Rewards for Tuberculosis Contact Screening (RECON)
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|ClinicalTrials.gov Identifier: NCT02234908|
Recruitment Status : Active, not recruiting
First Posted : September 9, 2014
Last Update Posted : January 7, 2019
|Condition or disease||Intervention/treatment||Phase|
|Tuberculosis Drug-resistant Tuberculosis||Behavioral: Contacts Behavioral: Index||Not Applicable|
Despite the success of antiretroviral treatment (ART) programs in reaching > 10 million HIV-infected patients in resource-limited countries over the past decade, HIV and tuberculosis (TB), continue to take a heavy toll on survival and health in southern Africa. In South Africa, where 6.4 million people are estimated to be HIV-positive and up to 2.1 million are on ART, TB incidence is the second highest in the world (after Swaziland), 65% of TB patients are HIV-infected, and TB remains the leading natural cause of death. Drug-resistant TB (DR-TB) is even more concerning, with more than 15,000 South African patients diagnosed with multidrug-resistant TB (MDR-TB) in 2012, nearly a fifth of the global total, and very high mortality among those receiving standard MDR-TB treatment.
Because of the high risk of both TB and HIV among the household contacts of TB patients and the importance of early case detection for both diseases and especially for DR-TB, improving TB case finding is a high priority. Recent studies have shown that having healthcare workers make multiple visits to the homes of TB patients in order to screen household contacts is a logistically challenging and resource- intensive strategy, and it is not routinely undertaken in most public sector settings in South Africa. One alternative to home visits that could prove effective and affordable is to offer small economic rewards to the household contacts of TB patients who voluntarily present at a healthcare facility for TB symptom screening and optional HIV testing. Economic incentives have been successful in increasing demand for healthcare in a variety of settings, but they have not been tried before as a way to increase uptake of services among patients' contacts, rather than among the diagnosed patients themselves.
This pilot project is an evaluation of the feasibility and results of offering an economic reward, in the form of a shopping voucher, to the household contacts of index patients (outpatient drug-susceptible and drug-resistant TB patients) who present at the study clinic for TB screening and optional HIV testing, providing a reward to the index patients for participating, and entering index patients whose contacts do present into a lottery to win a prize. The effectiveness of the intervention in screening a high proportion of contacts will be compared to existing published data from studies of active case-finding through home visits and of the status quo passive case finding. If successful, this pilot project will create a demand for screening among high risk patients, who will be rewarded for identifying themselves to the healthcare system, and could prove to be an affordable alternative to resource-intensive home visits. It will also shift responsibility for contact tracing from overburdened clinic staff to those who have the most to gain from early case detection—the patients and their families.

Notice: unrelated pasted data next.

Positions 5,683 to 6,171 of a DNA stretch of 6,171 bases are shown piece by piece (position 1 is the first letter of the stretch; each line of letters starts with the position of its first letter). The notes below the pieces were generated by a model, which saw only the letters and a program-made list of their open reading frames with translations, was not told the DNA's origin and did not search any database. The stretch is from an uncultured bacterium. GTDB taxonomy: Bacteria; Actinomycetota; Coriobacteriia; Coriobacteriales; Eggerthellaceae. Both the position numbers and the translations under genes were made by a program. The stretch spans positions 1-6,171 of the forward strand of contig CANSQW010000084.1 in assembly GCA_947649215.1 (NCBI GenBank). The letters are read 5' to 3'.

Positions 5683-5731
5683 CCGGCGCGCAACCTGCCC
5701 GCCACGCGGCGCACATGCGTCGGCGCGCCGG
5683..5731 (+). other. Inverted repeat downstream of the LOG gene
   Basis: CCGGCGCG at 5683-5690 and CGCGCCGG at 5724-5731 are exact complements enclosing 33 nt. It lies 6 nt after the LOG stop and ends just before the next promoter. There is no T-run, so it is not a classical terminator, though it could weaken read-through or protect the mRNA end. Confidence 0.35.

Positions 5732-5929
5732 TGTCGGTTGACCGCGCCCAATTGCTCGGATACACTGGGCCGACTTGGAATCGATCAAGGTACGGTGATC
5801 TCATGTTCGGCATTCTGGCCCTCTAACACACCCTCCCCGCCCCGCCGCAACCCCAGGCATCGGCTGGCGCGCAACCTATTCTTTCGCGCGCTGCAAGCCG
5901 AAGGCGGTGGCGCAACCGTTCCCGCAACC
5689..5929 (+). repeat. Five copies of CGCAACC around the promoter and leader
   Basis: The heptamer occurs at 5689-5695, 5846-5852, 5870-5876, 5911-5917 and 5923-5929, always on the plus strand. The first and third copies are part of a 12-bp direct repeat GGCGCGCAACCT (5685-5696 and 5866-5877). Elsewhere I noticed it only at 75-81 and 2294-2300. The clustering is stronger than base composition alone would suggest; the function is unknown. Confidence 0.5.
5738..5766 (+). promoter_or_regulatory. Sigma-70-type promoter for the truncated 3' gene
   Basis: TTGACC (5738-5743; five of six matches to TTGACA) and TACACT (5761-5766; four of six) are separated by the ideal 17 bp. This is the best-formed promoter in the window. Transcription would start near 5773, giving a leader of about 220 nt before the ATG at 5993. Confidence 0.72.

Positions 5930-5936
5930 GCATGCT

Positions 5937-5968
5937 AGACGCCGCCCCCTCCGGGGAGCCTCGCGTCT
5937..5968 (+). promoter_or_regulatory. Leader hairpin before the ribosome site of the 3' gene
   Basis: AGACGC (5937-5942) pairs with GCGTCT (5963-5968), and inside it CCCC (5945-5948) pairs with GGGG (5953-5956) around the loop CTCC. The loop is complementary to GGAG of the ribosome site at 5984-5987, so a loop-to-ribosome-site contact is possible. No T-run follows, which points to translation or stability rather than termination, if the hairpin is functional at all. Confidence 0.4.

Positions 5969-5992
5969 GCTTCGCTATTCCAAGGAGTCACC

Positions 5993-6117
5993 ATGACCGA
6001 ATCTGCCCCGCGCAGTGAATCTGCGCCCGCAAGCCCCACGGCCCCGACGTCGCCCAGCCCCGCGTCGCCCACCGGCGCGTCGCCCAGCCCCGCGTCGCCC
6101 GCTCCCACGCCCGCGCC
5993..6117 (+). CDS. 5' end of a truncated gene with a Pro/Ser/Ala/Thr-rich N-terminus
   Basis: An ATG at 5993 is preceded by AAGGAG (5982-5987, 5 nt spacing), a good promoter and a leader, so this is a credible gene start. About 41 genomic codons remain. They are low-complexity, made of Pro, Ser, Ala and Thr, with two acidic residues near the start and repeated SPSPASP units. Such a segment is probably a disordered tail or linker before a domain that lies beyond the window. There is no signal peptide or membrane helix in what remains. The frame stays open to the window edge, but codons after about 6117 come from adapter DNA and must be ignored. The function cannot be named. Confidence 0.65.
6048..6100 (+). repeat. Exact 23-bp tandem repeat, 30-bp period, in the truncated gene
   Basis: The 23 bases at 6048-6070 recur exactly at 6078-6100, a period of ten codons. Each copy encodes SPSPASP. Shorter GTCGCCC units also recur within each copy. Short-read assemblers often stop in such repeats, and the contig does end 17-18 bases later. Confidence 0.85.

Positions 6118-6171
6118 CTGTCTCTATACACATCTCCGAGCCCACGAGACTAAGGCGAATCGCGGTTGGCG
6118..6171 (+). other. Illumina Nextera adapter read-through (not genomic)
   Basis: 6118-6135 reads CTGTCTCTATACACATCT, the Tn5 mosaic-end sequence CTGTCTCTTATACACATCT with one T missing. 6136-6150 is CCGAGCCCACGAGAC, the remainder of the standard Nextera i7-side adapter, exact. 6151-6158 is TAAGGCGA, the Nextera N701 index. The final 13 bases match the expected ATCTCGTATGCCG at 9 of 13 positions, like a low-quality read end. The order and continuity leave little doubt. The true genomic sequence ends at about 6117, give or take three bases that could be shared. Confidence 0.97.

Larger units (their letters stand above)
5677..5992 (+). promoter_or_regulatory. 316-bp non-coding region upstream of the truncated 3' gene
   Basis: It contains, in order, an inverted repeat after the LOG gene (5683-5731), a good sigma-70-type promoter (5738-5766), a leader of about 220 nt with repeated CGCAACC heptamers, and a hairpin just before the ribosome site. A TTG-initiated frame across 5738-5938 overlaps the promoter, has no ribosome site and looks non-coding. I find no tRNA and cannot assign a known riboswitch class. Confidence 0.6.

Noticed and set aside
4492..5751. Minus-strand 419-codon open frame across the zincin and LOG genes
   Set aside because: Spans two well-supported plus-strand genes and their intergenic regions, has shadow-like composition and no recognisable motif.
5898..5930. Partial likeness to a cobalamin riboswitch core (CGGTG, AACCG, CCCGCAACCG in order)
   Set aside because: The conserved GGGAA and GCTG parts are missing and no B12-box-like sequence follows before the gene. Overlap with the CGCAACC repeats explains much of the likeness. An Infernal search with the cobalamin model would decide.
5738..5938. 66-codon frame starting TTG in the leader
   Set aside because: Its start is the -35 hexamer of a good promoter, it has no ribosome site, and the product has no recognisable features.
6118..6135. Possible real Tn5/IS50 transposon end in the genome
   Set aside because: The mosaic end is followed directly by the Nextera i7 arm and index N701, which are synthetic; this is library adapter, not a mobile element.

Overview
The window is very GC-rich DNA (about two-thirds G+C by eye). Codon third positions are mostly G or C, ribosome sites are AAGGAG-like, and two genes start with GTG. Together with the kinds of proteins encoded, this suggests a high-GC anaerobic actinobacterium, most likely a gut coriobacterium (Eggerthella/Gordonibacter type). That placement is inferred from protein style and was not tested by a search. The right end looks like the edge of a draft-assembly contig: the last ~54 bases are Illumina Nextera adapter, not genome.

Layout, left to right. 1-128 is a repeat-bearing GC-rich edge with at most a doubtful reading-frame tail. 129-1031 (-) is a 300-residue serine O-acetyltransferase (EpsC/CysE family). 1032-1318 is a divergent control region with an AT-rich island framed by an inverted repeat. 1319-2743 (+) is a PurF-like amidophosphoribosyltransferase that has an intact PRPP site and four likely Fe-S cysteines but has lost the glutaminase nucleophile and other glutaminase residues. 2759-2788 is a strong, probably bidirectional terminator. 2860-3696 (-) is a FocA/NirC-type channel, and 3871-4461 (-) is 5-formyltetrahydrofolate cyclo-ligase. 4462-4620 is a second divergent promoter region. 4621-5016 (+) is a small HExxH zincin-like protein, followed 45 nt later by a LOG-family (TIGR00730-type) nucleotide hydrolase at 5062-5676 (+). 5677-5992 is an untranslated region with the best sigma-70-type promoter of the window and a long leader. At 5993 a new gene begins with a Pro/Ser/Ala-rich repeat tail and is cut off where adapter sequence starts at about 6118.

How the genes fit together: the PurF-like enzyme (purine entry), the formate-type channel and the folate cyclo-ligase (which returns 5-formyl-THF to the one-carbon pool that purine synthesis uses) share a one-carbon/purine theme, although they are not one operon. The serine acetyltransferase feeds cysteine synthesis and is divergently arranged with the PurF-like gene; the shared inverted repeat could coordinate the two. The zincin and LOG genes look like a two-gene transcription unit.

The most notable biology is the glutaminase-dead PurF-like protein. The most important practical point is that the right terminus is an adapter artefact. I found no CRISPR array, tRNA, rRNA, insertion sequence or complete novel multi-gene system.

|Study Type :||Interventional (Clinical Trial)|
|Actual Enrollment :||301 participants|
|Intervention Model:||Single Group Assignment|
|Masking:||None (Open Label)|
|Official Title:||Rewards for Tuberculosis Contact Screening|
|Actual Study Start Date :||October 2014|
|Actual Primary Completion Date :||January 2016|
|Estimated Study Completion Date :||December 2019|
Contacts are the household contacts of confirmed TB and drug-resistant TB patients.
Household contacts who come to the study clinic, present a referral card, and complete TB symptom screening will receive a shopping voucher of $5-10 value.
Index subjects are confirmed TB and drug-resistant TB patients who distribute referral cards to their household contacts.
Index subjects will be entered in a prize lottery if any of their contacts complete TB symptom screening at the study clinic.
- Proportion of household contacts volunteering for TB symptom screening [ Time Frame: 30 days ]The primary quantitative outcome is uptake of TB symptom screening, defined as the proportion of reported household contacts who complete TB symptom screening within 1 month of index subject enrollment.
To learn more about this study, you or your doctor may contact the study research staff using the contact information provided by the sponsor.
Please refer to this study by its ClinicalTrials.gov identifier (NCT number): NCT02234908
|Helen Joseph Hospital|
|Johannesburg, South Africa, 2193|
|OR Tambo Clinic|
|Johannesburg, South Africa|
|Principal Investigator:||Sydney Rosen||Boston University|